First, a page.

Canada: A Stronger Currency Is Curbing Growth
Canada is seeing how a strong currency can tap the brakes on economic growth. But unlike central banks elsewhere, the Bank of Canada seems to welcome the slowdown.
Third-quarter real gross domestic product expanded by 3.2%. Growth was curbed by a drop in exports, the first quarterly decline in a year, following rapid increases in the first half. The fall reflected a slowing in auto shipments and a stronger Canadian dollar, which has surged some 28% against the U.S. dollar since 2002.
Although the GDP increase was less than economists had expected, it marked the fourth quarter in a row in which real GDP grew above its 3% potential rate, the pace the economy can grow without generating inflation pressures. In late November, Bank Governor David A. Dodge told the Senate that the first-half gain in exports meant the economy is now "operating near its production capacity." As a result, inflation pressures could be building.
In October energy prices pushed overall yearly inflation to 2.3%, above the bank's 2% midpoint target. The core rate, which excludes volatile items including food and energy, stood at 1.4%, down from September's 1.5%. What worries policymakers is that, with the economy carrying little excess capacity, inflation will not slow next year as the BOC expects.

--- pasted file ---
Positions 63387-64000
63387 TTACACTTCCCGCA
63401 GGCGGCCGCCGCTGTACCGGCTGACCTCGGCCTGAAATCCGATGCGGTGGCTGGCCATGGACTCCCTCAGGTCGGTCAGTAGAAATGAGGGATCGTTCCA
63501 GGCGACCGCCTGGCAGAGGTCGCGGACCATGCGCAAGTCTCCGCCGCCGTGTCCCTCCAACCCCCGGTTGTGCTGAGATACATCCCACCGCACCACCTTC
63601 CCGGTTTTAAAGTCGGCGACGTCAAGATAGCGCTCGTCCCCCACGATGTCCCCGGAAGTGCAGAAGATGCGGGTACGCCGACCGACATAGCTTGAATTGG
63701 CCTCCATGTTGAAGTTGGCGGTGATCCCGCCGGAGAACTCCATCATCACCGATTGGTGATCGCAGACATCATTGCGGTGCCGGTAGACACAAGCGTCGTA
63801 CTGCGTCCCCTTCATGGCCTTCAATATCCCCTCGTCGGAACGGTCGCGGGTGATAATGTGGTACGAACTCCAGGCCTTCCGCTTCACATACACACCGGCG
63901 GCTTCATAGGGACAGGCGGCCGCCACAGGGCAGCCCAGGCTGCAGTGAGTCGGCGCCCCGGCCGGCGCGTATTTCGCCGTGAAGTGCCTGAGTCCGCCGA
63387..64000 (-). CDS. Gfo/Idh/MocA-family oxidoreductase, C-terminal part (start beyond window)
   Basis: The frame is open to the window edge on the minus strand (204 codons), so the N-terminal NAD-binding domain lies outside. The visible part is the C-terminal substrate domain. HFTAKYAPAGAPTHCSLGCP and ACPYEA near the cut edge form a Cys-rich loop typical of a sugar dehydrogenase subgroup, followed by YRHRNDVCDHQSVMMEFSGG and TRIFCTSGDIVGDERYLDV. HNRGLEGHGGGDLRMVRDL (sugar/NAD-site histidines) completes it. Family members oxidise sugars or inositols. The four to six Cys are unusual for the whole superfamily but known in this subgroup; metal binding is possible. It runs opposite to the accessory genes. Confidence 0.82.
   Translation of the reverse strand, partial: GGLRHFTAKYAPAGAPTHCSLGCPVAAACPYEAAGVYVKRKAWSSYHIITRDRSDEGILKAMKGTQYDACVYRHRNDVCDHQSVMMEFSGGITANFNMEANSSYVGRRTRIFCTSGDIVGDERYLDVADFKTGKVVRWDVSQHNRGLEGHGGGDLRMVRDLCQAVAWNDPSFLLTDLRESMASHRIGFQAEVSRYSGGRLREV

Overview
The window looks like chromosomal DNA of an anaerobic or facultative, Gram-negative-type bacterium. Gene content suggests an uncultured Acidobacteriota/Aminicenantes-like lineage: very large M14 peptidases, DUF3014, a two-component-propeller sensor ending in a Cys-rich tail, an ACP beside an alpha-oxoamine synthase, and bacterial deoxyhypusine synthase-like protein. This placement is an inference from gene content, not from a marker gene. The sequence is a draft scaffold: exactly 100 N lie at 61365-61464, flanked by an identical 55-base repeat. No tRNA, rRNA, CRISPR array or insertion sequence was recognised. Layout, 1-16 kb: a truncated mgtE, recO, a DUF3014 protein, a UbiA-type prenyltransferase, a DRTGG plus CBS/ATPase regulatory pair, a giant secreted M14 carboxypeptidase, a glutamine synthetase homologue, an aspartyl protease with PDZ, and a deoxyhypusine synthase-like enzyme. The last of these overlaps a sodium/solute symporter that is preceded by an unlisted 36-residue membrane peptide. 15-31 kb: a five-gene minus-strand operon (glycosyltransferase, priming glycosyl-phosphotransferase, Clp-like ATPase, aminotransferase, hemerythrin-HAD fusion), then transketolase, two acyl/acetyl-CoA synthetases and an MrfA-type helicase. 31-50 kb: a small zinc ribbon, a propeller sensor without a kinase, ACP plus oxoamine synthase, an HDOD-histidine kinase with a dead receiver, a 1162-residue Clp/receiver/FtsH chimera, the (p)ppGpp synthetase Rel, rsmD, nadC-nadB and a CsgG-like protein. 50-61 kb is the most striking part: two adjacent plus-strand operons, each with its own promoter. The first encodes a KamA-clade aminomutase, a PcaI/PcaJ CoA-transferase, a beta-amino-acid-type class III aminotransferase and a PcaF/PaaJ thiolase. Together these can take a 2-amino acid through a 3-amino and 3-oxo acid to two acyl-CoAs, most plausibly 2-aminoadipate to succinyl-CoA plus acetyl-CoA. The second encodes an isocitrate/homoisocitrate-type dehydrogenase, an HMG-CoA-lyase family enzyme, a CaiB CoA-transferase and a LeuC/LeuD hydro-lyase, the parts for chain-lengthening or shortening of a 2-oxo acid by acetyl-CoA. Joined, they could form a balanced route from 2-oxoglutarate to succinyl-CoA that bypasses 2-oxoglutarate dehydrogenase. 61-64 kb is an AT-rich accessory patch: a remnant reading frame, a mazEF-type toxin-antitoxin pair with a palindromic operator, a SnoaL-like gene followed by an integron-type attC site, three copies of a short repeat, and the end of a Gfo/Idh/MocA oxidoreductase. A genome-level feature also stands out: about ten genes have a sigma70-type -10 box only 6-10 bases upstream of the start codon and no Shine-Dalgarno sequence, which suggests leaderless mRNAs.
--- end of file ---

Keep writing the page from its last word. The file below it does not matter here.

Despite the third-quarter slowdown, Dodge's comments support the view that the BOC will raise its target for the overnight rate by a quarter-point, to 2.75%, at its Dec. 7 meeting. It would be the third hike in four months.
But policymakers are well aware that the strong dollar is doing some of the work needed to put a brake on growth. As the GDP report shows, the increase is curbing foreign demand for Canadian goods, especially from the U.S., which buys 80% of its northern neighbor's exports. And Canadian exporters are finding it harder to compete against American companies in emerging nations.
Because of the currency's drag on exports, analysts are revising their forecasts for monetary policy. Instead of a steady string of hikes in 2005's first half, which would follow the expected path of the Federal Reserve, the Bank of Canada may only have to raise rates once or twice next year.
By James C. Cooper & Kathleen Madigan